Chances are you haven't spent much time thinking about e-learning, but start talking about "knowledge management" and C-level executives take notice.
Representatives from the nascent e-learning industry Wednesday debated some of the issues facing corporate education and training, calling for senior executives to embrace it as a tool for greater worker productivity.
Speaking in light of the fact Cisco Systems Inc. CEO John Chambers and Electronic Data Systems Corp. Chairman and CEO Dick Brown chose to focus squarely on e-learning issues during their Comdex keynotes, panel members agreed improving employee knowledge transfer has significant impact on corporate productivity and profits.
The key to success, according to Paula Moreira, vice president of integrated learning at brick-and-mortar education outfit New Horizons Computer Learning Center Inc., in Anaheim Calif., is not to focus on e-learning itself. "The key is [e-learning's] all about knowledge management," she said.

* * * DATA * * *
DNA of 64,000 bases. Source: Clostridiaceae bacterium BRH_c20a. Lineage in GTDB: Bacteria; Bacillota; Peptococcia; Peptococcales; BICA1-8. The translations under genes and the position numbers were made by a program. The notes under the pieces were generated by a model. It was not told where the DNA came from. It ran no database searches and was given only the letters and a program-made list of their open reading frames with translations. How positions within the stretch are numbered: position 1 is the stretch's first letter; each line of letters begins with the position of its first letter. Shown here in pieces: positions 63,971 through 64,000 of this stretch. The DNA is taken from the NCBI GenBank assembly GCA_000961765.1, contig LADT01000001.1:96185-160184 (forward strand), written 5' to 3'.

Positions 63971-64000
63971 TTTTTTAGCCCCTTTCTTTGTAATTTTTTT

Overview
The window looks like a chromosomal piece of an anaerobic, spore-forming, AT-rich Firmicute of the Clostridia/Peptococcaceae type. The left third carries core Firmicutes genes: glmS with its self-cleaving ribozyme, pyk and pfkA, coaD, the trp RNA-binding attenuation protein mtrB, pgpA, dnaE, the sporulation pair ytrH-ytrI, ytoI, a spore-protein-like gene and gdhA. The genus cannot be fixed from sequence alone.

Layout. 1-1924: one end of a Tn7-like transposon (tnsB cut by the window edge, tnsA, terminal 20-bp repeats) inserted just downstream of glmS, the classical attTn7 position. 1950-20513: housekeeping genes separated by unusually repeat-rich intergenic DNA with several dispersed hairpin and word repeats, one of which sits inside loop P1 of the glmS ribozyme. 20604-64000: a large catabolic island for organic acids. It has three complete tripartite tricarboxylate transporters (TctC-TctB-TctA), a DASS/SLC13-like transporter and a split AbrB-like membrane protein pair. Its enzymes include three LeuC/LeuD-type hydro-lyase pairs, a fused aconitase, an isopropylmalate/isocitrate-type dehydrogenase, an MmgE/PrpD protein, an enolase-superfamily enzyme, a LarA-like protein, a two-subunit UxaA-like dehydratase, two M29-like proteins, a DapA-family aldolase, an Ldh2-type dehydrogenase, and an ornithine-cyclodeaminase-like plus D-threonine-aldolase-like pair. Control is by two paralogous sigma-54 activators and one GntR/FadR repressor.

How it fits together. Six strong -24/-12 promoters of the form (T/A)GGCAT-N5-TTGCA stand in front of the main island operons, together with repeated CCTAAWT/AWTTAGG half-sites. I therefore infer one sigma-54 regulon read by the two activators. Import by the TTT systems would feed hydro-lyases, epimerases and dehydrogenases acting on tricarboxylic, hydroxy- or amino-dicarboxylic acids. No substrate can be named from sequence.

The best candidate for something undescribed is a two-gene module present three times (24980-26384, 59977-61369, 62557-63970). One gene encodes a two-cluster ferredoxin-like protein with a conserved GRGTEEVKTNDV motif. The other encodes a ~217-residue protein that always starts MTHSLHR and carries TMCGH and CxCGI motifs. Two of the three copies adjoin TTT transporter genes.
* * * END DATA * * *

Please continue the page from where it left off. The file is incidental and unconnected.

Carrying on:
The way to improve the economy and corporate productivity is to improve knowledge transfer and management, argued another speaker, Sudheer Koneru, executive vice president of products and strategy at Click2learn.com Inc. in Bellevue, Wash. "It's all about your business, [speeding up] the core of your knowledge transfer," he said.
Also in agreement was Michael Lodato, vice president of market development at e-learning vendor DigitalThink Inc., in San Francisco. DigitalThinking lists Cisco and EDS as its two largest customers, and recently added McDonald's Corp. to the list, Lodato said.
Using McDonalds as an example, he said the fast food chain is preparing to install PCs in McDonald's stores throughout the United States to help train its 1.5 million employees.
"But we didn't build courses, we built video games," explained Lodato, saying the company realized more employees were familiar with video games than traditional corporate computer applications and therefore built the applications to suit. "This is not a white collar tool, this is a business tool," he said.
One recent study supporting the panelist's arguments included a report from Cap Gemini Ernst & Young LLP, which discovered 49 percent of employees are either "poor" or "very poor" at transferring knowledge to other employees.
As a result, the panelists agreed that thinking about traditional knowledge-based enterprise applications such as ERP (enterprise resource planning), CRM (customer relationship management), and BI (business intelligence) tools in isolation was only part of the bigger picture.
"E-learning is not going to solve all your business problems," Moreira said. "But it can improve the productivity of your organization."